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ColdCaseJury 06-06-2016 11:11 AM

Do you think William Herbert Wallace was guilty?
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Do you think William Herbert Wallace was guilty of the murder of his wife Julia?

The Wallace case is arguably one of the most famous in the canon of unsolved murders. The case has everything: a mysterious telephone call, the suspicious behaviour of her husband on the night of the murder, and one of the most bizarre clues in criminal history – a burnt mackintosh stuffed under the victim’s body. It's now the subject of my latest Cold Case Jury e-book, Move to Murder, which has just been published.

The story is well known. In January 1931, a telephone message was left at a Liverpool chess club, instructing one of its members, insurance agent William Wallace, to meet a Mr Qualtrough. But the address given by the mystery caller did not exist and Wallace returned home to find his wife Julia bludgeoned to death. The case turns on the telephone call. Who made it? The police thought it was Wallace, creating an alibi that might have come from an Agatha Christie thriller. Wallace stood trial, was found guilty, but his death sentence was quashed on appeal.

Over the decades scores of books and articles have been published on the case, each advancing a theory on who might have killed Julia Wallace. My research reveals that four major theories that have been advanced to explain the murder:

- William Wallace acted alone in killing his wife, creating a devious alibi by making the telephone call to his chess club.

- Hard-up insurance salesman Gordon Parry made the telephone call to lure William Wallace from his house. He murdered Julia Wallace after he failed to extort money from her.

- William Wallace orchestrated the killing of his wife. The conspiracy involved Gordon Parry making the infamous telephone call to provide an alibi for Wallace, and the murder was committed by Joseph Marsden, a clerk who was being blackmailed by Wallace.

- Most recently, the late novelist P. D. James suggested that William Wallace killed his wife after exploiting a prank telephone call, which gave him the chance to commit the perfect murder.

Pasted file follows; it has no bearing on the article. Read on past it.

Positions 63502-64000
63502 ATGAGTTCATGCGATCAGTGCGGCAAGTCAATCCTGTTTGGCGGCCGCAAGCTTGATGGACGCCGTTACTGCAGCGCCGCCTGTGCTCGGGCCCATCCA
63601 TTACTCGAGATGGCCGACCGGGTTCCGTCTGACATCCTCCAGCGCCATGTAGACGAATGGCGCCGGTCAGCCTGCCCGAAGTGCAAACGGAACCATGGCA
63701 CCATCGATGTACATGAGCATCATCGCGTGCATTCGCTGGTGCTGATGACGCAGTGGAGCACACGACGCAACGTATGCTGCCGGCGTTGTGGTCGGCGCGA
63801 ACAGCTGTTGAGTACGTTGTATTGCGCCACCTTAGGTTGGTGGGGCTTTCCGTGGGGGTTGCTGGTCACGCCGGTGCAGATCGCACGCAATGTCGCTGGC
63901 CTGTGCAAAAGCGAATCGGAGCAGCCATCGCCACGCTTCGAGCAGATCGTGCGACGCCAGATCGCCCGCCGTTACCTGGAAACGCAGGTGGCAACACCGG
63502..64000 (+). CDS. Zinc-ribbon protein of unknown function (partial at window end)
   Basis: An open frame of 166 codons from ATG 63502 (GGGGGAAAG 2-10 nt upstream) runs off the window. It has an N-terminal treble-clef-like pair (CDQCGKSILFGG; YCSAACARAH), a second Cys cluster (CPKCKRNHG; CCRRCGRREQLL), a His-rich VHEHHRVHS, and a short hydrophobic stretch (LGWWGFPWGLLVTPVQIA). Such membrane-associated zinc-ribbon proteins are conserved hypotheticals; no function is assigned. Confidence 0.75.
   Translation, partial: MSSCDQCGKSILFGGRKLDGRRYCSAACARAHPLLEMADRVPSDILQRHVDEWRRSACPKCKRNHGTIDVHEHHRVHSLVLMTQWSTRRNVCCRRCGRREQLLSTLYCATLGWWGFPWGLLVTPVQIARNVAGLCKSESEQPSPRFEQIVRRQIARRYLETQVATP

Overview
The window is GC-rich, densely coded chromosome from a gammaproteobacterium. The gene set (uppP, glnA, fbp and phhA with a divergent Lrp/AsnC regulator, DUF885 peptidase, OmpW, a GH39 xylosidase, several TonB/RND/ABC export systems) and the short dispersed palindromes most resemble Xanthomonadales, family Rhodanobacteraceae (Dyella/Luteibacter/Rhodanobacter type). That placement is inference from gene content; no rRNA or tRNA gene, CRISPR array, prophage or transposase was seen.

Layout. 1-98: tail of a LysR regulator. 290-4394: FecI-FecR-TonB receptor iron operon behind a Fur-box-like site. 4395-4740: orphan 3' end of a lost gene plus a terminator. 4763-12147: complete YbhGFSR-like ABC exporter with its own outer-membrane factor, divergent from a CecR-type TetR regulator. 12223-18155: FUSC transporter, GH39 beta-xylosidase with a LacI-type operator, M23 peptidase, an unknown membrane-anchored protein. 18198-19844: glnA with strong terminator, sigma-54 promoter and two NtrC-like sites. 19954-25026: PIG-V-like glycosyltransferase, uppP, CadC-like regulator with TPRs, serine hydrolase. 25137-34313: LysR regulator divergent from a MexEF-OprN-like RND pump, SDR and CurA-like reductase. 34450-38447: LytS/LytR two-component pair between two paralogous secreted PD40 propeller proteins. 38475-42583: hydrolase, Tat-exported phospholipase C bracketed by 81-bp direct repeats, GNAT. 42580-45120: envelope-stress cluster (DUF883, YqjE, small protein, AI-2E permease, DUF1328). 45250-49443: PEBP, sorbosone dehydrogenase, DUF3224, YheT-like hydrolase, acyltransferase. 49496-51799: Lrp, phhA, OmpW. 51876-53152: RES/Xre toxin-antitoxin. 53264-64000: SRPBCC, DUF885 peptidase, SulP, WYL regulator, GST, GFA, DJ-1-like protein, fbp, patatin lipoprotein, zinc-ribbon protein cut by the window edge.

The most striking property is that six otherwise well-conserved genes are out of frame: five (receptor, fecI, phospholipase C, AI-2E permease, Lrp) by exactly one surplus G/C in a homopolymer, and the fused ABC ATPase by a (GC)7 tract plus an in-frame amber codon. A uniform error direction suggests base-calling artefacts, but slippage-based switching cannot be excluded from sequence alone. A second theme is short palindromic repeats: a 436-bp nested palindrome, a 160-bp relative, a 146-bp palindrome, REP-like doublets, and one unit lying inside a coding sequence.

These four theories are reconstructed, the evidence sifted and discussed, and then readers are asked to deliver their verdicts online. Like the Ripper murders, I don’t believe the Wallace case will ever be satisfactorily resolved - I believe we do not have all the facts. With the release of the police files, however, we now have all the available information, more than was presented to the original jury in April 1931.

So was William Wallace a cunning murderer, or a victim of the crime himself?

I'd love to hear your views.

Antony Matthew Brown
Author, Move to Murder, an investigation into the Julia Wallace murder.

sdreid 06-06-2016 12:05 PM

3 to 1 - Wallace did it.

ColdCaseJury 06-06-2016 12:51 PM


Originally Posted by sdreid (Post 383532)
3 to 1 - Wallace did it.

Given that Wallace is involved in three out of the four major theories, I can see your odds have a mathematical basis!

ChrisGeorge 06-06-2016 02:13 PM

The man certainly acted oddly, his alibi of chasing after an apparently hoax address seems strange and possibly implausible. The bizarre thing though is that after Wallace was acquitted and later died, he and his wife were buried in the same grave in Anfield Cemetery, Liverpool. So if he did do it, they are together now. :shakehead:

Liverpool City Police page on this curious case:

Recent photograph of the Wallace grave in Anfield Cemetery, Liverpool, by Steve B

Steve noted, "This is the Wallace headstone in Anfield Cemetery, and you can see that Julia's age is given as 52 which I believe is wrong, she was 69. This also makes her age on the death cert wrong, as this also says she was 52..."

The following is a great thread on the Wallace case with postings by Liverpool historian and photo expert Ged Fagan and others --

or check out Ged's own blog on the case at


ColdCaseJury 06-06-2016 02:53 PM


Originally Posted by ChrisGeorge (Post 383544)